In the meantime, your blender is your friend. Milk and frozen fruit blended together make something that tastes very close to soft ice cream. Blended soups and stews are a good way to get your veggies. Refried beans will give you protein and fiber, and you can use different kinds of beans and add different spices for variety-- mash any bean dish and called it refried because "mashed beans" sounds nasty. You can "refry" baked beans, curried lentils, and all sorts of things like that. If you can eat yogurt, you can manage cottage cheese, which is good with applesauce or any other pureed cooked fruit. And you can eat any fruit by cooking it until it's soft and then mashing or blending it; call it a "compote" or a "coulis" to make it sound nicer.
Lots of people mash cauliflower or squash just because they like them that way; there are cauliflower recipes with broth and cheese that have enough protein to almost be a meal. Quinoa is another good protein source, though not if you have any open spots in your teeth-- the grains are small and can easily get stuck in a crack or cavity.
Egg dishes can be soft: scrambled eggs or omelettes (depending on the filling). Pasta and noodles could be an option too. Good luck, it sounds challenging.
Fitness Minutes: (165,667)
2,241 5/27/13 11:54 A
I love making smoothies--I just throw a ton of stuff in my blender, add some fat-free milk or fruit juice & voila! Berries, oranges, cantaloupe, grapes, it all blends nicely. When I've added veggies, it works too--but it makes the mix taste "green."
To each their own! And don't forget--there are some great baby foods out there, made organic, and without added stuff....and they taste pretty darn good!
Get a juicer so you can juice raw vegetables & fruits on your own. If you eat meat, you can also puree meats into a soft paste. It will probably be best to give up on small grains like rice & quinoa - they are soft, but can easily slip into crevasses that can then become inflamed and infected. Bean pastes (like refried beans) are OK. Yogurt is a good source of protein, also eggs & egg whites. Add a vitamin and a fiber powder to your eating routine if you don't do that already.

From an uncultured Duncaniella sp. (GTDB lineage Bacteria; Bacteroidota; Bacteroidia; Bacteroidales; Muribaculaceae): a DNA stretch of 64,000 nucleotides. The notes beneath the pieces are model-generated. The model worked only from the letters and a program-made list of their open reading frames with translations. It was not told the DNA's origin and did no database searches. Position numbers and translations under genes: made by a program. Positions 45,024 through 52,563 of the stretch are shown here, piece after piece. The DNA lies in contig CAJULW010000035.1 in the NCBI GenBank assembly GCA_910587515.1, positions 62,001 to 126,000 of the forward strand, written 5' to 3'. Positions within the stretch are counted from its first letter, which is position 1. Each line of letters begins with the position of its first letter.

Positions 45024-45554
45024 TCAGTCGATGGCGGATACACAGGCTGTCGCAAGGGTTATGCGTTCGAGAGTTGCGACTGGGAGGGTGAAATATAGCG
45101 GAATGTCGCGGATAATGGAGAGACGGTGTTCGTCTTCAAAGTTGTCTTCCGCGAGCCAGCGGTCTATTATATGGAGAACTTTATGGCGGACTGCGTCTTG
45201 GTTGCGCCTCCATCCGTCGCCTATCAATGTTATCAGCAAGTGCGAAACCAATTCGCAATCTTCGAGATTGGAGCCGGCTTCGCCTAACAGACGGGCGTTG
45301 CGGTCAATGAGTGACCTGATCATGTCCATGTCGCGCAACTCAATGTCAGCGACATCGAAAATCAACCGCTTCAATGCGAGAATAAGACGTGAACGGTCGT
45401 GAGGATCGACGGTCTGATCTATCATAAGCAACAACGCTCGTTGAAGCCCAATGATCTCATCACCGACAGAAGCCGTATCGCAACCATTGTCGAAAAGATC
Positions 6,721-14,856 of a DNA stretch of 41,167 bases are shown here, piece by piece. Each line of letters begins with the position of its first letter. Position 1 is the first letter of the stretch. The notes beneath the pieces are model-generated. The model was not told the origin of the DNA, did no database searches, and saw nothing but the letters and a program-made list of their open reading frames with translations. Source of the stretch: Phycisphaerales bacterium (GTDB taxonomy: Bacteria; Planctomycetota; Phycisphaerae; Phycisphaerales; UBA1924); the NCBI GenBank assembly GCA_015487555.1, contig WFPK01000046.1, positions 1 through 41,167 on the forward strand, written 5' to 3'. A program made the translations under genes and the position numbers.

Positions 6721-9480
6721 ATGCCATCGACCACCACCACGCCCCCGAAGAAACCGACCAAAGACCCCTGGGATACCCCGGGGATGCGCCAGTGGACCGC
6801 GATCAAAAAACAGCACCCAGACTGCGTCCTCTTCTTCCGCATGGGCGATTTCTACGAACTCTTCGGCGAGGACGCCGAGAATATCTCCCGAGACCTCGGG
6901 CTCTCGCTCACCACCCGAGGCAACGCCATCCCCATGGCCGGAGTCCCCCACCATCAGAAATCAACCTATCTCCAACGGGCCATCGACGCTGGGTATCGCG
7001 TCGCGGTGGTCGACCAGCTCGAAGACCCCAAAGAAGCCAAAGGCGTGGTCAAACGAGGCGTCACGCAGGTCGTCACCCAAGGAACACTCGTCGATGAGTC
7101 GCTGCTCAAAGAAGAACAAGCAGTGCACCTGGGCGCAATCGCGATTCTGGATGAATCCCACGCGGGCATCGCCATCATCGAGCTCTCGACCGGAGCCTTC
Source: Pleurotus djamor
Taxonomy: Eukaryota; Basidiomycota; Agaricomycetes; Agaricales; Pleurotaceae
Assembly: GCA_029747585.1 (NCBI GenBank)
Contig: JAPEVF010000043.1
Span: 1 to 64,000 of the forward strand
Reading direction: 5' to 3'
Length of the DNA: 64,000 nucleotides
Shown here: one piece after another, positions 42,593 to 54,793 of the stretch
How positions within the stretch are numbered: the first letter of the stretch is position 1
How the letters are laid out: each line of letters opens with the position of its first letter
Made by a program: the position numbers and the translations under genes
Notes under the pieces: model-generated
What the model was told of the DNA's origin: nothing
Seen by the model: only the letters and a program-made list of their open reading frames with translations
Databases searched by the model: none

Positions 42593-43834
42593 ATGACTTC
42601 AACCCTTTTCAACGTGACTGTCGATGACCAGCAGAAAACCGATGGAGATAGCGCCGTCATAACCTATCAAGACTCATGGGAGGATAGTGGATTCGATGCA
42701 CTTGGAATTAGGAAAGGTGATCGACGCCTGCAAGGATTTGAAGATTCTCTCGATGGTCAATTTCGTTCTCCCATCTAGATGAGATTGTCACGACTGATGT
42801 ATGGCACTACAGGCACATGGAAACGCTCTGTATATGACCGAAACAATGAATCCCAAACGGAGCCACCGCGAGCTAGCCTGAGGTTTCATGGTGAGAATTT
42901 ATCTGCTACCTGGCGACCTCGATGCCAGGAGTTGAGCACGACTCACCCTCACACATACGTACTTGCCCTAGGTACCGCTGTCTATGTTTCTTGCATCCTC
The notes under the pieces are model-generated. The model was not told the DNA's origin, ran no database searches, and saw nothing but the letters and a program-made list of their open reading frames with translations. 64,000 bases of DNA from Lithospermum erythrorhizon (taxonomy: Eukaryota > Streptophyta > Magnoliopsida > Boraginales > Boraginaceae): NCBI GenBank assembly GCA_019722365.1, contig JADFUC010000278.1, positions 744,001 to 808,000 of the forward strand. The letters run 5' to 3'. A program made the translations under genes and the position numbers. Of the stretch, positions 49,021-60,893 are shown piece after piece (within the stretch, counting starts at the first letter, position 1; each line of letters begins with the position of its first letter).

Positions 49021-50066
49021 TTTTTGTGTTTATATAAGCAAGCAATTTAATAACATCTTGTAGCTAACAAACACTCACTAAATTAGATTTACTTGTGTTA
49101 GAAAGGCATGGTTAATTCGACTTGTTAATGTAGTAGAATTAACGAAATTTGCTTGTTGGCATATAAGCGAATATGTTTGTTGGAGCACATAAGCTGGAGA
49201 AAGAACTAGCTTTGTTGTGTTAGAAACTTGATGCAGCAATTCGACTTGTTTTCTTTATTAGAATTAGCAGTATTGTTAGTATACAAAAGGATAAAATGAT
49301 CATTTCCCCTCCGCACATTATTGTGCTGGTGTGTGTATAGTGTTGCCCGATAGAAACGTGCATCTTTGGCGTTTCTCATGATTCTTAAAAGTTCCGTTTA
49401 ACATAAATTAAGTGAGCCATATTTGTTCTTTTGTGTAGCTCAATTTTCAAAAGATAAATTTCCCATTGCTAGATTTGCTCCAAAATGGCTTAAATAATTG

The main thing I found when helping my husband do this is that it's best to try to prepare things on your own. Pre-packaged vegetable & fruit juices, soups and meat pastes have too much salt and sugar for a really balanced diet. If I had been him, I would have added a nutritional shake, even though they are expensive (I like the very-low sugar ones).
Fitness Minutes: (38,361)
6,568 5/27/13 9:46 A
I enjoy Greek yogurt. You can also try soup, but I would recommend having your dental issues resolved, since once they're fixed, you'll be able to eat normally again. You should know how to eat healthy both with soft food and regular food.
Fitness Minutes: (0)
1 5/27/13 9:30 A
I have some dental issues and need to get some ideas for soft foods or liquids. I need to lose 30 pounds but want to do it healthy. Anyone have a good soft foods diet that does not taste like hospital food? I also want to add my dental plan will probably take a few months to resolve so I have to be careful what I eat for several months and wanted some soft food ideas? I know how to eat non soft foods but can't eat what I like. Raw veggies, nuts, etc. Tried yesterday and broke another tooth. I do eat yogurt some but looking for more choices. Anyone have to go on a soft or liquid diet for a while? What did you eat that was balanced?